Plant this cheerful variety indoors and transplant to the garden once danger of frost has passed. Cut spent flowers back to encourage a second flush of blooms.
Rootstock for the sumptuous ‘Mammoth Red Daisy’, C. morifolium, can be purchased online from Nature Hills Nursery.
With a height of 3 to 4 feet, this specimen is a vigorous grower and resplendent with semi-double ray florets.
Pests, Problems, and Prevention
Deer resistant and generally trouble-free, there are still a few pests to watch for, mostly fungi.
A fungus that appears first as small yellow spots, infected areas darken to black as they grow.
Remove and destroy any infected leaves, and keep the growing area clean of garden debris where the spores like to overwinter.
A layer of mulch will help to prevent spores from reaching lower leaves, and overhead watering should be avoided to prevent splashing spores onto leaves.
The fungus Puccinia chrysanthemi causes pale areas on the topside of leaves, with powdery rust-colored spots directly underneath, causing weak plants with poor bloom set.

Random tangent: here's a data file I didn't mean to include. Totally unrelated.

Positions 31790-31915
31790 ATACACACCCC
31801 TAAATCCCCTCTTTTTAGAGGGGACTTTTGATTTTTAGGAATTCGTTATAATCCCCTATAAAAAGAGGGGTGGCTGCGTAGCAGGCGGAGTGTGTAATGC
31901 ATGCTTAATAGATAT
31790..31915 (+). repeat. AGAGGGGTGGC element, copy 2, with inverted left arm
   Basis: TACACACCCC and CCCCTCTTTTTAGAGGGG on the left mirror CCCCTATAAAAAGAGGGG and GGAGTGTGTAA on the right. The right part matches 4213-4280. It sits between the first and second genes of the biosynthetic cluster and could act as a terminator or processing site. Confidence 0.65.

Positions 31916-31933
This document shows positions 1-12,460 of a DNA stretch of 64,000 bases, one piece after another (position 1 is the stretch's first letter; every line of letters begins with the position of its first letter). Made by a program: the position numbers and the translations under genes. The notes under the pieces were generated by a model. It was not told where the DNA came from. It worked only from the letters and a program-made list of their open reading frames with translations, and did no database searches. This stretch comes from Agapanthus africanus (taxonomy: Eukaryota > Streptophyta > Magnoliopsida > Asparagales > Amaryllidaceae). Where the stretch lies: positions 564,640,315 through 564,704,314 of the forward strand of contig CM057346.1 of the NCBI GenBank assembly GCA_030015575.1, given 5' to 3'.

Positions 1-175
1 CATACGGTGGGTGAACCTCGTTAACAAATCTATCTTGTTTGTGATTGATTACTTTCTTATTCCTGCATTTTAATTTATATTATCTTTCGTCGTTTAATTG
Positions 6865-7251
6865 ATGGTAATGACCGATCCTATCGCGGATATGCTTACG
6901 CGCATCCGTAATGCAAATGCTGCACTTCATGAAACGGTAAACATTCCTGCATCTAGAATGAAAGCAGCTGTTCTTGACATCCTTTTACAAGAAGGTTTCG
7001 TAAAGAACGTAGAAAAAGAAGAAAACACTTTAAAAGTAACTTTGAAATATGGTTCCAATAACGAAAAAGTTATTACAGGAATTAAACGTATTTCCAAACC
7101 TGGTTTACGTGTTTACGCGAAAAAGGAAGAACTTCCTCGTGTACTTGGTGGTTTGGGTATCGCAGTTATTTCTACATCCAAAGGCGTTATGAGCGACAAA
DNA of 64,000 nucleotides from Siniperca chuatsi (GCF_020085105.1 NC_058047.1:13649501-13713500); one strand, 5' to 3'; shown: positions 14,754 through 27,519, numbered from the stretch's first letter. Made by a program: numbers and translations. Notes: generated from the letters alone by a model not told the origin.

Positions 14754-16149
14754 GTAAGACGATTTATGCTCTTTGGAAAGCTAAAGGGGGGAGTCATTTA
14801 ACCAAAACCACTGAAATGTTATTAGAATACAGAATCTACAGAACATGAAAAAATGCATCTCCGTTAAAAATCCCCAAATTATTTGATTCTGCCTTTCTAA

Remove infected leaves, ensure plants have good air circulation, and avoid getting water on the leaves.
If rust is a common problem in your garden, select rust-resistant varieties such as ‘Achievement,’ ‘Mandalay,’ and ‘Orange Bowl.’
Powdery mildew is a result of infection by the fungus Erysiphe cichoracearum, in which leaves become covered with a pale gray powdery coating caused by an excessively moist environment.
Remove all diseased material, ensure adequate air circulation, and allow the top two inches of soil to dry fully before watering again.
The Grand Finale
Whatever style of mums you enjoy, they make a spectacular splash of autumn color to finish up the growing season.
Give them plenty of sunshine, excellent drainage, and all-purpose fertilizer as summer begins, then pinch vigorously for compact growth and a showy display of flowers.
And for those late bloomers, remember to overwinter in a sheltered spot before planting out in the spring.
Do you folks have a favorite variety of mums to recommend, or any questions you’d like addressed? Drop us a line in the comments below.
Photos by Lorna Kring, © Ask the Experts, LLC. ALL RIGHTS RESERVED. See our TOS for more details. Product photos via CreateSpace Independent Publishing, Dr. Earth, My Secret Gardens, and Nature Hills Nursery. Uncredited photos: Shutterstock.